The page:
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Hollywood on life support

Alani R. Wanzer, Staff writer

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The beginning of the iceberg

When we were younger, we glorified Hollywood. As kids, we wanted to be actresses and actors that could charm the audience and the world with our talents, becoming famous around the world. There was also the basic clique of wanting to make large sums of money for whatever usage we desired in our adolescence. But as technology updated with new apps, new phones, more ways of watching television shows or movies, and more access to the internet, it is leaving Hollywood in the dust for a lot of productions.

Part of the reason are all the movie theaters, the audience and the cost.

The cost is part of the problem because according to thealantic.com, “Today, buying a movie ticket is more like going to the doctor—something many Americans never do and most Americans do only four or five times a year for routine cultural check-ups.” [Domestic box office is growing mostly because average ticket prices are rising.]

In this country, healthcare of all kinds is very expensive, so much in fact, that many Americans sadly cannot afford healthcare with many low income residents. In fact, many families cannot afford the luxury of attending the movie theaters. Movie tickets have increased their prices by 3.96% overall. The percentage may not as much to some, but to many, it is comparable to being the definition of ludicrous.

Besides the cost increase, Hollywood continues to make many sequels.

According to hollywoodreporter.com, “However, the pace of today’s studio machinations makes that nearly impossible. For awhile, YA adaptations were arriving year in and year out, and we saw the negative results from that accelerated pace as most became box-office burnouts.”

When we were younger and saw old Hollywood, we saw originality. Nowadays, we see repeats and continued movies that lack creativity and tank in money gained when it is produced as a new film nationally or internationally. As the sequels continue, it makes it worse for theaters–particularly the audience memers. Many people continue to bring their children to a rated R movies, millennials lack respect by pirating the movie through Snapchat, and plain noisy movie goers ruin the experience for everyone else inside the theater.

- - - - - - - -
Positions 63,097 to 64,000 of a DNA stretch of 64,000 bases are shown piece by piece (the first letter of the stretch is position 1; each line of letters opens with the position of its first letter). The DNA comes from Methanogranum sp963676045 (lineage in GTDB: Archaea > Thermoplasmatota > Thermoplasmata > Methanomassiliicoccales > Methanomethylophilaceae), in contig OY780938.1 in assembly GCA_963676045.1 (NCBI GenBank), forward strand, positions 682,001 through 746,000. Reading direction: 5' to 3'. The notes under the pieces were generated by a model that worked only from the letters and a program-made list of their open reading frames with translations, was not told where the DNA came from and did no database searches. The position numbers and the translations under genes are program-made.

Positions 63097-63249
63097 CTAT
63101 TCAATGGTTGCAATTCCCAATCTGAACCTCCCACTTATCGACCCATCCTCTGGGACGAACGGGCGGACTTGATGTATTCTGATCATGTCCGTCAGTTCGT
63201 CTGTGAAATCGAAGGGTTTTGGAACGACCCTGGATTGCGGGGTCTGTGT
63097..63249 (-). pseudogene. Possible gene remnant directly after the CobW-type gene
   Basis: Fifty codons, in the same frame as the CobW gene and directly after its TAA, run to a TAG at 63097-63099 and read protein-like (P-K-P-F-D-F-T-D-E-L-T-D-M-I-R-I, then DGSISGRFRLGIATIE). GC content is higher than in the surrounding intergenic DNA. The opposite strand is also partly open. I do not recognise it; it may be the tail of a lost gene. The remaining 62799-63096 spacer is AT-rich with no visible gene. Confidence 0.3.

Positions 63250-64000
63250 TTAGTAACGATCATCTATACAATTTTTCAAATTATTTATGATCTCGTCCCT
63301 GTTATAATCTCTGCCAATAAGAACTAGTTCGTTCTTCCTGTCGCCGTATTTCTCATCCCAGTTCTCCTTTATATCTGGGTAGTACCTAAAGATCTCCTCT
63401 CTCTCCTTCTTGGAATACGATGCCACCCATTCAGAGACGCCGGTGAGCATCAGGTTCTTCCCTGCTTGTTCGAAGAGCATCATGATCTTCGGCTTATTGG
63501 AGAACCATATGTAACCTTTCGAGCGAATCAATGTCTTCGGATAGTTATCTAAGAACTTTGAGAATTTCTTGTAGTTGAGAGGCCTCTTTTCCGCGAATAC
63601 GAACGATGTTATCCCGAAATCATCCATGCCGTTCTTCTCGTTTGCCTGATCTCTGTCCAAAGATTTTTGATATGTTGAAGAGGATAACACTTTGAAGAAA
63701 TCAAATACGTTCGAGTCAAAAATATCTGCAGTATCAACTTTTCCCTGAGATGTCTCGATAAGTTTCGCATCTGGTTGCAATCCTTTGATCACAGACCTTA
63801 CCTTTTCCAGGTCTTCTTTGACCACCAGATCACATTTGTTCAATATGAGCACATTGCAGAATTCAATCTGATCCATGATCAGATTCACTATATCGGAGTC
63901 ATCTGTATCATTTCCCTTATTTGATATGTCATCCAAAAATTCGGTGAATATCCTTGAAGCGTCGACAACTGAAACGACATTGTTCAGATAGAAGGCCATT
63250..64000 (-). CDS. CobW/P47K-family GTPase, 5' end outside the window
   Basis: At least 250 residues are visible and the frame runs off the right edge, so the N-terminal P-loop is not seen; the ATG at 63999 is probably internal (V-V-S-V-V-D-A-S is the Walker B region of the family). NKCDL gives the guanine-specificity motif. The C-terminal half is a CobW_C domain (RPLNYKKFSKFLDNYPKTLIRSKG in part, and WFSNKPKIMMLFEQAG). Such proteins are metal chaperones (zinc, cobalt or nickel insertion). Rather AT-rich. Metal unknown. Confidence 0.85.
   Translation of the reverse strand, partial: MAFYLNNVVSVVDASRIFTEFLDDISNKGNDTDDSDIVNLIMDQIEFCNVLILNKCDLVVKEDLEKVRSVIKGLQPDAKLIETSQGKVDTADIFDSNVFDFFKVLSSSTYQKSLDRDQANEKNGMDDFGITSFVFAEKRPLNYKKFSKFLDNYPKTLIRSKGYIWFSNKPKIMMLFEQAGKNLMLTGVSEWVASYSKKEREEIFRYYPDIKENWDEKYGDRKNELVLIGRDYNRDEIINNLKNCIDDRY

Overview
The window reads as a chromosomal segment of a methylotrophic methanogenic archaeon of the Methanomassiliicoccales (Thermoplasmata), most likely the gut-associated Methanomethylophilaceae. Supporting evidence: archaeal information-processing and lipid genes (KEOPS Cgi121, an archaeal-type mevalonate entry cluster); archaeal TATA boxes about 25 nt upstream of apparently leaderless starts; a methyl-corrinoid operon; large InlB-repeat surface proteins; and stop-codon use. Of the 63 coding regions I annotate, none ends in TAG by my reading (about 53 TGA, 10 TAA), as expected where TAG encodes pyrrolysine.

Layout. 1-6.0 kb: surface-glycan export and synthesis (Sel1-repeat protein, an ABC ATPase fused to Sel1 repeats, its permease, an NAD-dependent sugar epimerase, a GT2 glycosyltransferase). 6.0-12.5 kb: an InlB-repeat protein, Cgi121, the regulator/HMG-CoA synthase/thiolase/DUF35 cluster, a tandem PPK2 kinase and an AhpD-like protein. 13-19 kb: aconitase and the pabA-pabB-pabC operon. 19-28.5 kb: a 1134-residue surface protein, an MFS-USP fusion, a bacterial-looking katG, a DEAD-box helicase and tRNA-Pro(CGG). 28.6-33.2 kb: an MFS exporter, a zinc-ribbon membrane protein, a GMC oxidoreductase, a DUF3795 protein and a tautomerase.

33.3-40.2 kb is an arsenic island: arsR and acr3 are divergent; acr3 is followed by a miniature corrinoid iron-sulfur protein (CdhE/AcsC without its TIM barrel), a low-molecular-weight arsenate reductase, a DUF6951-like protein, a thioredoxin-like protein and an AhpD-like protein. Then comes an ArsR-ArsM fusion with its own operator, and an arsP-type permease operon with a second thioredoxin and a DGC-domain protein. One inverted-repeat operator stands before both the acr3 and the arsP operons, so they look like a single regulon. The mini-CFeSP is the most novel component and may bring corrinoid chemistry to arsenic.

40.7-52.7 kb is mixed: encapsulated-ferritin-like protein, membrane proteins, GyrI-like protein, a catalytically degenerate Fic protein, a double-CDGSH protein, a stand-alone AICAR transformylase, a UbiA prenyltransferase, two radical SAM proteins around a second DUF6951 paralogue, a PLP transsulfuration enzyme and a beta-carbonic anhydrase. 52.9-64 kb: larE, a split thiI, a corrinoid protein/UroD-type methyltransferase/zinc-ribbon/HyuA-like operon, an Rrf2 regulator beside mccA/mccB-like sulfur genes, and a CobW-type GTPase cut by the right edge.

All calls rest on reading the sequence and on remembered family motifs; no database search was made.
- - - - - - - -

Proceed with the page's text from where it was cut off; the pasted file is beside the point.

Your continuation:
The deep depths of the iceberg

Despite the sequels, bad theater manners and costly movie prices, Hollywood is being left to bite the dust by Netflix, Google and Amazon. As the years approached 2018, Netflix usage increased by 75% (statistics from comscore.com) in which is also reflected in their increase of shows as well as the new seasons for them. In addition, it is producing original material and able to connect to millennials with topics they see and/or feel today.

According to the ringer.com, “Netflix’s dominance is a tie-up between Disney and Time Warner.”

If Hollywood were to challenge Netflix in a battle for viewers, it would have to be made of stronghold companies that have a popular opinion as well as strength in the film industry.

Amazon and Google follow behind Netflix by the movies being produced. On YouTube, they are producing a Karate Kid sequel called “Kobra Kai” where Daniel is the master having a pupil, teaching him the ways and discipline. This sequel gives excitement to those who saw the first movie where Daniel was the pupil of Mr. Miyagi.

Amazon currently is producing a $400 million Lord of the Rings show. For fans of Lord of the Rings, especially the ones who read the books as well as watching all the movies, this is an event that makes us all want to do back flips and click our heels together for the possibility of seeing a possibly amazing show.

Seeing how all these shows and movies are in the works, it is beneficial for us because we see more original material and things to watch during our days filled with boredom or just unwinding. But this puts Hollywood on life support by how it continues to steal away more of an audience and ideas that can charm its once large audience that it held in its hands for years making movies and shows.

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